Common CEO and founder signaled his interest in the Miami market during his keynote talk at LAB Ventures Future of Real Estate Summit in the spring of 2018. MyRentHero, one of the portfolio companies of LAB Ventures, the venture building arm of The LAB Miami, is exploring the co-living concept for housing for college students.
Roam, geared more to travelers and digital nomads, was the first to put down roots in Miami, opening in the historic River Inn in 2016. WeWork is also opening some WeLive co-living centers, but none in South Florida so far. Several luxury developers in South Florida are getting in on the act, advertising their micro-unit projects as co-living.
Co-living in part grew out of the explosive popularity of co-working, and if there is one thing Miami entrepreneurs already have in abundance: co-working spaces. Every week there is another announcement.
Chicago-based Novel Coworking announced this week it will be putting in a co-working space in a four-story building it purchased at 2125 Biscayne Blvd. in Miami’s Edgewater neighborhood, the South Florida Business Journal reported. Memberships at the center, featuring a wifi-enabled courtyard lounge, will start at $129 per month for desks and $575 for private offices. It is also opening one in Orlando.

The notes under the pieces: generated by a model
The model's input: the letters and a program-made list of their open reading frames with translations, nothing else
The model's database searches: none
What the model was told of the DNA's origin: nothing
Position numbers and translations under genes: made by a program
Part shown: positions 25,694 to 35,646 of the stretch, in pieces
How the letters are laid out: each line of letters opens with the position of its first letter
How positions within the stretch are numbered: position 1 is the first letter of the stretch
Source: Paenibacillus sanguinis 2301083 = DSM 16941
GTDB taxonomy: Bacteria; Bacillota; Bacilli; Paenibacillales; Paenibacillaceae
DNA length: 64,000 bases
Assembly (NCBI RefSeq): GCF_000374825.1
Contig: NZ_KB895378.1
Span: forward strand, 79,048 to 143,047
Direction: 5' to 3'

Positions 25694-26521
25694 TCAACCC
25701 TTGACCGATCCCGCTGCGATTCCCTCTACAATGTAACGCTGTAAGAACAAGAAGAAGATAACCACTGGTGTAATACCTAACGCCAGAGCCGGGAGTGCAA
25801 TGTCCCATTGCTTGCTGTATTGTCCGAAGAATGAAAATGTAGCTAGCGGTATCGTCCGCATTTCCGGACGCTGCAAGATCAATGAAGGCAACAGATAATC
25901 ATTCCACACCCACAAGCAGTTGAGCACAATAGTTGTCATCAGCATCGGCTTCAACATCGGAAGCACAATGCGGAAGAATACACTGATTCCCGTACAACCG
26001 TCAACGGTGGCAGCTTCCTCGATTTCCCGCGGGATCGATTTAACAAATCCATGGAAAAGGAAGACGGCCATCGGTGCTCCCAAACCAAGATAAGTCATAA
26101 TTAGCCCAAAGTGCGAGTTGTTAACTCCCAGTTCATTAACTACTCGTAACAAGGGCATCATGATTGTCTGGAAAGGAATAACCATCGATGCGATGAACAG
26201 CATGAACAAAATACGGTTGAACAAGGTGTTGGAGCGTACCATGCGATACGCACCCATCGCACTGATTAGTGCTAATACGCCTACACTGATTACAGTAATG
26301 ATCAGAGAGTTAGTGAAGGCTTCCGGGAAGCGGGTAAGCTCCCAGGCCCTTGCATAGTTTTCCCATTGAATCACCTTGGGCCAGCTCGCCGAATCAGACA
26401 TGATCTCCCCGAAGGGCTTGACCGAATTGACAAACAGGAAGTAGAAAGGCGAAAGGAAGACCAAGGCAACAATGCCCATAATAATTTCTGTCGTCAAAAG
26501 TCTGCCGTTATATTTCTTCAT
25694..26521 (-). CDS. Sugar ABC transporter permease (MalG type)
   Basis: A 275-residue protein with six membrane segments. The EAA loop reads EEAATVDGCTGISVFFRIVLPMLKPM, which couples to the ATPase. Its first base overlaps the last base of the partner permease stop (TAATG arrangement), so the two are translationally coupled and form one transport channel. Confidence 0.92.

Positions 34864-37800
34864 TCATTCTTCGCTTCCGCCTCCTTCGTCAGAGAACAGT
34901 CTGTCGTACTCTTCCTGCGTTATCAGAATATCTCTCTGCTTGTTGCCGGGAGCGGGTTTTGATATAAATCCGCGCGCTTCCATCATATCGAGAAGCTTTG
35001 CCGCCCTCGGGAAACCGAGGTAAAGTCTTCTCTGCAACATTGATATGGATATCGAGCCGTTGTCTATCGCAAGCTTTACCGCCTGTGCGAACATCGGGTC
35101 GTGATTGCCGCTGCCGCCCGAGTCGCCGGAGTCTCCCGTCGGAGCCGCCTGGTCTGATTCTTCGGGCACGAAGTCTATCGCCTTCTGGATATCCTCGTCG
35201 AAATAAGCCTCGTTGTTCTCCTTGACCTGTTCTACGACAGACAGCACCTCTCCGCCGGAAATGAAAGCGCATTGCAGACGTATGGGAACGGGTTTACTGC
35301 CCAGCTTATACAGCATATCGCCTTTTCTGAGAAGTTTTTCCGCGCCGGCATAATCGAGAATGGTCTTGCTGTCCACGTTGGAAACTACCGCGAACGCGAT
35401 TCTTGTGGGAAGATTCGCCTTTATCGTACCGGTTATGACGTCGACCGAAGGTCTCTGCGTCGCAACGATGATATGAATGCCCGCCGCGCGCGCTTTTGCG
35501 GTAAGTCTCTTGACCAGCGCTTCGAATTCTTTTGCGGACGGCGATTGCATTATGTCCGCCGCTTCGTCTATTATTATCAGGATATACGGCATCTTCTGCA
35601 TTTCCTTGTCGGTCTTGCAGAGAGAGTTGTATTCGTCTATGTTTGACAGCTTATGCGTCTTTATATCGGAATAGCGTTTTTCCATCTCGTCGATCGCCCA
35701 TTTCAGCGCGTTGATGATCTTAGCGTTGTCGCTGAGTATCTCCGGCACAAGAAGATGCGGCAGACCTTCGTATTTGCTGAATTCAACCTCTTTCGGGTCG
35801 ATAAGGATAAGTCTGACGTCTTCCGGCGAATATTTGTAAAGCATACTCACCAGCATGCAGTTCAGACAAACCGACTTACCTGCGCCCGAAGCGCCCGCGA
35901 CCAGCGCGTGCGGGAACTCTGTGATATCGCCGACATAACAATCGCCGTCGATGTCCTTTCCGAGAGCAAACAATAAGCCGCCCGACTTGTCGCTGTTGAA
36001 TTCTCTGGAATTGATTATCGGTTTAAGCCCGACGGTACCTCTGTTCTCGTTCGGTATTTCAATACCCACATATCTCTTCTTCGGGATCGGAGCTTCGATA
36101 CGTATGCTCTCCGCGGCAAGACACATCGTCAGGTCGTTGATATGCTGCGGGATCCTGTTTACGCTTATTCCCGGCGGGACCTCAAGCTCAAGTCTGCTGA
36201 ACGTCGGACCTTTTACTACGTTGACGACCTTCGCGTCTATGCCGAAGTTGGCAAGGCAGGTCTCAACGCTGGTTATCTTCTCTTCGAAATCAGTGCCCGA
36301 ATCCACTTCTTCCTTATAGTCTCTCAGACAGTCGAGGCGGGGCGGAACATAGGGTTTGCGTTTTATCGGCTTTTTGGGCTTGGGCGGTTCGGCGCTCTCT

3 Pass the popcorn: this lawsuit could get interesting
Magic Leap has sued nReal, a Chinese startup founded by a former Magic Leap engineer, Xu Chi. nReal, a spatial computing competitor of Magic Leap’s, recently announced that its nReal Light glasses, priced at $499 for the consumer version, will hit the market in early 2020. Xu worked at Magic Leap’s Sunnyvale, California offices for a little over a year before leaving in 2016 to found nReal. Surprise, surprise, Magic Leap says nReal’s design looks a lot like prototypes Xu saw when he was at Magic Leap. The glasses use an external power pack like Magic Leap One, too.
4 Funding news keeps coming
On the late-stage front: Cendyn, a Boca Raton-based provider of hotel CRM and hotel sales platforms for the hospitality industry, received a strategic follow-on investment from Accel-KKR. The amount of the deal was not disclosed. The company, with offices in Atlanta, Boston, San Diego, Europe, Australia and Asia and clients in 143 countries, intends to use the funds for further scale its business. As part of the transaction, CEO and founder Charles Deyo will move to the role of investor and board member and Tim Sullivan becomes president.
On the startup front: HealthSnap, a Miami health-tech startup headed by Yendy Truong, told the South Florida Business Journal that it has recently raised $3 million, bringing the early-stage company’s total funding to $3.5 million. The University of Miami is a shareholder in the platform, which makes insights based on health and wellness data on lifestyle style devices on 40,000+ patients.
5 Did you know? How Florida ranks for solar tech
Solar installations are soaring, finally. According to the latest numbers, 860 MWs were installed in Florida during Q1, compared to California’s 538 MW – the first time since 2012 that any state has exceeded California on a quarterly basis. In 2017 and 2018, Florida’s solar market was less than a third the size of California’s. In the latest quarter, the state has now installed in one quarter more than it did in all of either year. Read the report here.